In one of the stronger defenses of Fourth Amendment rights in the digital age, a federal appellate court panel in August ruled 2 to 1 that law enforcement officials can’t request cell phone location records without a warrant.
The government is now asking the full Fourth Circuit Court of Appeals to overrule the panel’s earlier decision, arguing that by choosing to connect to a mobile network, users lose any reasonable expectation that their location is private.
Quoting the dissenting judge, the government wrote that the panel’s decision “flies in the face of the Supreme Court’s well-established third-party doctrine.”
The third-party doctrine is a legal theory that asserts that users voluntarily give up information like location data by subscribing to public services like communications providers, and thus have “no reasonable expectation of privacy” when it comes to that information.
The Fourth Circuit panel had ruled that the third-party doctrine was never intended to allow the government to track people’s entire digital lives over the course of lengthy periods of time, and sided with lawyers for Aaron Graham, a Baltimore man convicted of armed robbery based on details found in seven months of his call records obtained from Sprint without a warrant.
“People cannot be deemed to have volunteered to forfeit expectations of privacy by simply seeking active participation in society through use of their cell phones,” the panel wrote in August.
But the government argued that the Fourth Circuit decision flouted two previous 1970s Supreme Court decisions that had reaffirmed the third-party doctrine.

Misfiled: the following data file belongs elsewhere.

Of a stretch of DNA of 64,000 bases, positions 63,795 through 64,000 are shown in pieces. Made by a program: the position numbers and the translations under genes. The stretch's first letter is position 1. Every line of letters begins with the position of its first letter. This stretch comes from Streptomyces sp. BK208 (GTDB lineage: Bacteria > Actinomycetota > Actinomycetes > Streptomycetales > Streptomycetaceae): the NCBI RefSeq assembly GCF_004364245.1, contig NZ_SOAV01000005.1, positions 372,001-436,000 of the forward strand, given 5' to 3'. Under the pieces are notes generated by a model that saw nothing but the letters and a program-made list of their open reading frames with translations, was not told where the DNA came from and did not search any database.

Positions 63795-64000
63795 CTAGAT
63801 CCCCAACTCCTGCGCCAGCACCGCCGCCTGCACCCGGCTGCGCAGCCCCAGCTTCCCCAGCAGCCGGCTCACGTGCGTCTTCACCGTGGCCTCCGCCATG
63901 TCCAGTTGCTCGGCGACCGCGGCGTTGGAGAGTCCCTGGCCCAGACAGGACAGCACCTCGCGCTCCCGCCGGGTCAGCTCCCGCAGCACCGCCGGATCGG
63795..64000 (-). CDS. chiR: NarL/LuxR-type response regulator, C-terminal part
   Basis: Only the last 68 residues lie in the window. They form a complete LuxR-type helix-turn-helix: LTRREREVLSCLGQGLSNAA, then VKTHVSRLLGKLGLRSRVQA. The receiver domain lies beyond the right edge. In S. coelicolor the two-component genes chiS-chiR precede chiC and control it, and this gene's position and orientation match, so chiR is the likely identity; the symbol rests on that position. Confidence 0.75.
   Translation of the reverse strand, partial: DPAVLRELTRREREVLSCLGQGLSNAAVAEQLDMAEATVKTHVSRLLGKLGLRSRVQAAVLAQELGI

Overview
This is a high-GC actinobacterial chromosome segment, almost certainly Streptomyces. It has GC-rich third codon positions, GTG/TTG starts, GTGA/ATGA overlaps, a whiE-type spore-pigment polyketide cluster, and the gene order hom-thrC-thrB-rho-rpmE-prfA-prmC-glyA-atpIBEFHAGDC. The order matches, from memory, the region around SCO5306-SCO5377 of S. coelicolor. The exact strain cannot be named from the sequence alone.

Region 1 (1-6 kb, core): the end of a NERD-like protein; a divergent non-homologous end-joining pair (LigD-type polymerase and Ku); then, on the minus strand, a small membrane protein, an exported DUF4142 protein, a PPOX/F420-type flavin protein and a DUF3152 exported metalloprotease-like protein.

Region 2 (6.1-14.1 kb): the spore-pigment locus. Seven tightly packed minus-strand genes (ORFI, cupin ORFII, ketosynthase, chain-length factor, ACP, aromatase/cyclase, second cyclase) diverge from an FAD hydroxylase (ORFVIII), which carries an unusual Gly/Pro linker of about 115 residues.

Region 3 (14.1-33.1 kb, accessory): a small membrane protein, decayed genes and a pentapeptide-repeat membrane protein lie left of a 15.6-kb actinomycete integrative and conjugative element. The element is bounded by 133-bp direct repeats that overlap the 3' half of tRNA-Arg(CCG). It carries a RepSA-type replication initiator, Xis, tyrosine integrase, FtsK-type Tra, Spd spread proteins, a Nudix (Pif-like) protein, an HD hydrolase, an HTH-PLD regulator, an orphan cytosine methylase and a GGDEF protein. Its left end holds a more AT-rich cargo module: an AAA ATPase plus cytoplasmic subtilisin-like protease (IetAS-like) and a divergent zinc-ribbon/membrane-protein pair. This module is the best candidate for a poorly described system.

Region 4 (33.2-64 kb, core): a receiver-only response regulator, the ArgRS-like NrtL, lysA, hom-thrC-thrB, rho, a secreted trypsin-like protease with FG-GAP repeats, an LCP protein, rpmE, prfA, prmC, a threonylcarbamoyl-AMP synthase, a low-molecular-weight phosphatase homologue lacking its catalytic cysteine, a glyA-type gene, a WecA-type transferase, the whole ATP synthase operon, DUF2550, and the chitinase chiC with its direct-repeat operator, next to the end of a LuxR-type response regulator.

In United States v. Miller, the court ruled that the contents of original checks and deposit slips were “not confidential communications” and were freely given to a third party — the bank.
In Smith v. Maryland, the court ruled that installation of a pen register, a device that records the numbers of outgoing phone calls, does not constitute a search in violation of the Fourth Amendment because the numbers dialed were shared with the phone company.
What was different about the cell phone case, the Fourth Circuit panel ruled, was that people do not generally know which cell phone tower their phone is connecting to, and do not intentionally offer details about their whereabouts at all times to the cell phone company.
And while subscribers are aware that the provider needs to know which tower to use in order to connect the call, combining seven months of data paints a detailed picture of someone’s everyday life.
Nate Wessler, a staff attorney with the American Civil Liberties Union, said the government “is struggling mightily against the tide.” He explained: “Courts are moving towards recognizing that in the digital age, we need to protect sensitive information. … As of now, in five states, they have to get warrants. … They’re trying to go back to when it was easier. But it will be hard to prevent it from happening.”